The first question is, who’s bright idea was it to have a holocaust denier speak at a conference on racism? The second question is, what inexcusable moron decided that World Holocaust Remembrance day would be as good a time as any? And what did Mr. Ahmedinejad do with his opportunity to grandstand? He did exactly what everyone thought he would; after the usual insipid invocation to Allah, it wasn’t long before he started slamming Israel; saying "Following World War Two they resorted to military aggressions to make an entire nation homeless under the pretext of Jewish suffering." He doesn’t mention Iran once in his entire speech. If he’s meant to be representing the people of his country then he’s doing a poor job of it.

Then something happened: several delegates stood up and calmly walked single file out of the room while Ahmedinejad continued to expound on his twisted and confused concepts of history and justice. I found the moment rather stirring. These delegates, with their heads held high, did something which demonstrated the very crux of free speech: they chose not to listen. This is the rejoinder to anyone who thinks that censorship is the right way – you don’t have to listen to it. Just as there is no compulsion in thought or speech, there’s also no compulsion in listening. When Ahmedinejad claims that Israel is committing deliberate genocide, one doesn’t see rioting in the streets or people screaming for him to be beheaded or flogged. But draw one little cartoon…

Which brings us to something I mentioned in my last post: the UN’s recent non-binding resolution condemning religious “defamation.” The resolution, put forward by Pakistan (whose delegates applauded Ahmedinejad’s speech,) and pushed through by a bloc of Muslim countries, makes the charge that insulting a person’s religious belief should carry the same opprobrium as racism (not discriminating against members of a religion, mind you, simply insulting the religion itself.) This novel interpretation of human rights means that beliefs and ideas have the same rights as people and therefore cannot be criticized, satirized, or, ultimately, dissented from. One result of this is the conflation of Anti-Semitism and so-called “Islamophobia.”

This deserves confronting: Anti-Semitism is hatred and discrimination of the Semitic (Jewish) race. It has little to do with the Jewish religion itself – Anti-Semites rarely explain their hatred of Jews by reference to offensive parts of the Torah, and to most Anti-Semites a Jew who doesn’t believe in god or is secular or non-practicing is still a Jew who should be hated for that fact alone. “Islamophobia,” on the other hand, is not the same thing as Anti-Arabism. There are native Muslims of different races all over the world: Not only Arabic, but Persian, Bosnian, Turkish, Somali, Moroccan, Spanish, Chechnyan, Malay, etc… The fear of Islam is the fear of a particular doctrine. Not a particular people.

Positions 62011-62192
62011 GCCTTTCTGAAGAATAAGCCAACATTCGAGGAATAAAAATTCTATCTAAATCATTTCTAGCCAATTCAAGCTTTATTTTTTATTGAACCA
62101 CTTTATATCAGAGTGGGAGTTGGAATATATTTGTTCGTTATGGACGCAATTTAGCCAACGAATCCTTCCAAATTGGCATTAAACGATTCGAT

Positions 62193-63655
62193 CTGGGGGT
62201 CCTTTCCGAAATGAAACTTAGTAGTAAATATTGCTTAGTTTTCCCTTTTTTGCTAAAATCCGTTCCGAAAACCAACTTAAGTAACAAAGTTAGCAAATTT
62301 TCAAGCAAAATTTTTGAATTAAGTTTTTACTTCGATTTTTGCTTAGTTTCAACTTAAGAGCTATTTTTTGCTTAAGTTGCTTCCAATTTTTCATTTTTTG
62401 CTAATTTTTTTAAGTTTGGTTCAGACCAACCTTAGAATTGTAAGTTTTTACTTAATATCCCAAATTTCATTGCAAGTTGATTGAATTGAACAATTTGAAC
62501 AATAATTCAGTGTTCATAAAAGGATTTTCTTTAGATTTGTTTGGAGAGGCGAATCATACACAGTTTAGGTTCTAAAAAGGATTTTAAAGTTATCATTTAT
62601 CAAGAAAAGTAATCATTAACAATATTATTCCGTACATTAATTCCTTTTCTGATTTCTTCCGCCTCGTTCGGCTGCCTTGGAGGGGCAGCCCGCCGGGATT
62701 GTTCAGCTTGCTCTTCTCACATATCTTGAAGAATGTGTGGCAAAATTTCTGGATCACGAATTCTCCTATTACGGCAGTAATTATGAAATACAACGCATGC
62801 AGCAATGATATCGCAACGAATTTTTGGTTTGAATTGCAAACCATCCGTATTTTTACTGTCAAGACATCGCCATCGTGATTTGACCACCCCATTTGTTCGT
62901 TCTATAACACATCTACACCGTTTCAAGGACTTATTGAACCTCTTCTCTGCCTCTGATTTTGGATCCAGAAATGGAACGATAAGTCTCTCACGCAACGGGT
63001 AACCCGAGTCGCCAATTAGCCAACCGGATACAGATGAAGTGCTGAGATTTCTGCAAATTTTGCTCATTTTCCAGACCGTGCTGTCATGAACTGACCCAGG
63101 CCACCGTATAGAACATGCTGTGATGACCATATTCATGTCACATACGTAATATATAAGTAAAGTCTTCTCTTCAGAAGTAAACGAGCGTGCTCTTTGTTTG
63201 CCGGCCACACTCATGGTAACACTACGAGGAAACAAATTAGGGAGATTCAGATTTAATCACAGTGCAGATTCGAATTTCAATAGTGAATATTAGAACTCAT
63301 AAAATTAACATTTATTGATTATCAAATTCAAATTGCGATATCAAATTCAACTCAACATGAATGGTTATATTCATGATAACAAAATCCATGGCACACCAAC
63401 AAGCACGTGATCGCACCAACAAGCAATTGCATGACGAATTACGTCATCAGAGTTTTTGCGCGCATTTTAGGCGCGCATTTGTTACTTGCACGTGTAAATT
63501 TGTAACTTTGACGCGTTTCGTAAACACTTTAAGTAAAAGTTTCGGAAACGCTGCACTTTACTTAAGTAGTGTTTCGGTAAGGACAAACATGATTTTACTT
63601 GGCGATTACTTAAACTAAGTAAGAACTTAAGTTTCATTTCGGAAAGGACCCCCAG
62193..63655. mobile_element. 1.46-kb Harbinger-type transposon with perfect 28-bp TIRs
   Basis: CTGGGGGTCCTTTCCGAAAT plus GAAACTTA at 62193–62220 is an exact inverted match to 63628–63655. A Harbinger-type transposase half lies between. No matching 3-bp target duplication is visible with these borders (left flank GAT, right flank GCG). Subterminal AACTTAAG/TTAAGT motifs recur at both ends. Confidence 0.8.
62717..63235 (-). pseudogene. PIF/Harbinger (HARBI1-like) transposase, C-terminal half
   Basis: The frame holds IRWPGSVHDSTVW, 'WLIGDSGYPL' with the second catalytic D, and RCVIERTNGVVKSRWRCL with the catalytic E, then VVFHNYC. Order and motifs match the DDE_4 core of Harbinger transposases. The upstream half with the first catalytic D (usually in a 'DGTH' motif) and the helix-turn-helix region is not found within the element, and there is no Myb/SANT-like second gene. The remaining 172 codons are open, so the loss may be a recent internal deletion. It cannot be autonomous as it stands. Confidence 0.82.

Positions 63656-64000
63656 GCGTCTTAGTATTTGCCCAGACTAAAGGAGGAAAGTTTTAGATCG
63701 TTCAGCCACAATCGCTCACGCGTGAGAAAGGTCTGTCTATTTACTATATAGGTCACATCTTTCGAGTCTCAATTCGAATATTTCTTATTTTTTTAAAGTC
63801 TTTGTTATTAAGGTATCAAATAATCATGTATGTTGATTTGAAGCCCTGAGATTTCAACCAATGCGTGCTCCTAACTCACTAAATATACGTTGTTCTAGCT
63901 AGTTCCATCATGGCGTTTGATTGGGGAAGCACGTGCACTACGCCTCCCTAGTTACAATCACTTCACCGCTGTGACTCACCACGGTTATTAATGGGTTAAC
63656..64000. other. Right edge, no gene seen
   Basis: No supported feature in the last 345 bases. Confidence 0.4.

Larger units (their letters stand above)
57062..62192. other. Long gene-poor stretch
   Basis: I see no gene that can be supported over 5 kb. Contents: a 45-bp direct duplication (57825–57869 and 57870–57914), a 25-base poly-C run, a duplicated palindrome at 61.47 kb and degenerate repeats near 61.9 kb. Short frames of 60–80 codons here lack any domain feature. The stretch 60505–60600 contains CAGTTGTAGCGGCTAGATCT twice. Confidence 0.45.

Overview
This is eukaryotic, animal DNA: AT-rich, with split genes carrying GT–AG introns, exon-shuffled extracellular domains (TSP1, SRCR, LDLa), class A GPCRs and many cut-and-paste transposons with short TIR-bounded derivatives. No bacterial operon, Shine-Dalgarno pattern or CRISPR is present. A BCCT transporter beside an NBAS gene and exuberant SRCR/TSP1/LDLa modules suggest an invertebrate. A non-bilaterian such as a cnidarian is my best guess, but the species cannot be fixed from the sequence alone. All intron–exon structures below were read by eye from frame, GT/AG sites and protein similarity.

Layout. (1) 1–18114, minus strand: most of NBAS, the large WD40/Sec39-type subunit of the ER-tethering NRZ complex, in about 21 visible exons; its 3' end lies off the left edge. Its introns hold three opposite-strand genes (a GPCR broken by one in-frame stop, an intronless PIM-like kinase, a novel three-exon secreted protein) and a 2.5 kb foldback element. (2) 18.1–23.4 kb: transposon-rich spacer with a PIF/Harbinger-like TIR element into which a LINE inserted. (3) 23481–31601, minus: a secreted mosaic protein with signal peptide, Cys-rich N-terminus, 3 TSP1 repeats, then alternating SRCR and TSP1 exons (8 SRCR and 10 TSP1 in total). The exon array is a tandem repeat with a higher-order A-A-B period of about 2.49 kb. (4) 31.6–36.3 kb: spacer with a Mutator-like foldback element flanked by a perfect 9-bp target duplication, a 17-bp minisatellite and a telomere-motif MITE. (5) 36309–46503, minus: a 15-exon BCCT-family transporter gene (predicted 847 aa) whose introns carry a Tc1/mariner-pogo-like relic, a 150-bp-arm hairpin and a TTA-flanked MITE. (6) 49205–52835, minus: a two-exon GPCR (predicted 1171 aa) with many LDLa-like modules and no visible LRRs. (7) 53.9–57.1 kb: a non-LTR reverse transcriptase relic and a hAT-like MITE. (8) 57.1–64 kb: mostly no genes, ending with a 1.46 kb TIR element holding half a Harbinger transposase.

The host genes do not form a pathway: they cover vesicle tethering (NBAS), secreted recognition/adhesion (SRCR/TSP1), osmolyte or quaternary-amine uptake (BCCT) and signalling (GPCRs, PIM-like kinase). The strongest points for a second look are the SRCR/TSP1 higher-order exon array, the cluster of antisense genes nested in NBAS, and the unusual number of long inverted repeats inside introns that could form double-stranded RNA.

That’s why one can and should be concerned when Somalia adopts strict Shari’a law (one wonders what the punishment for high-seas piracy is.) Or when the Pakistani Taleban predictably doesn’t follow through on their agreement to disarm in exchange for unchallenged control, and instead pushes outward from Swat to Neighboring Buner – inching closer to the capital city of Islamabad while one of their holy men, Sufi Mohammad, demands a nationwide Shari’a court system and their leaders openly declare that their aim is total control of Pakistan. This would, presumably, include the country’s nuclear arsenal. One can’t help but wonder how anyone is willing to risk capitulating to the demands of such people. Meanwhile, as Ahmedinejad paints himself as a great champion of free speech, US-born Journalist Roxana Taberi remains under arrest as a suspected American spy and Sri Lanka has become a hell on earth as the Hindu Tamil Tigers continue to battle the largely Buddhist Sinhalese Sri Lankan army, with thousands of non-combatants of varying affiliation fleeing or else ending up dead in the crossfire.
With all of this inter-communal strife going on, is there hope? Always. The Muslim Canadian Congress has denounced the UN declaration on religious defamation, vigorously opposes the notion of Shari’a Courts, and has proven that there can be such a thing as a more modern, tolerant Islam, existing in a pluralistic and open society, if people are only willing to fight for it.

Footage of the speech and the walkout at the UN:*****

My reply:

Lord Baltimore said...

Mr. Adams,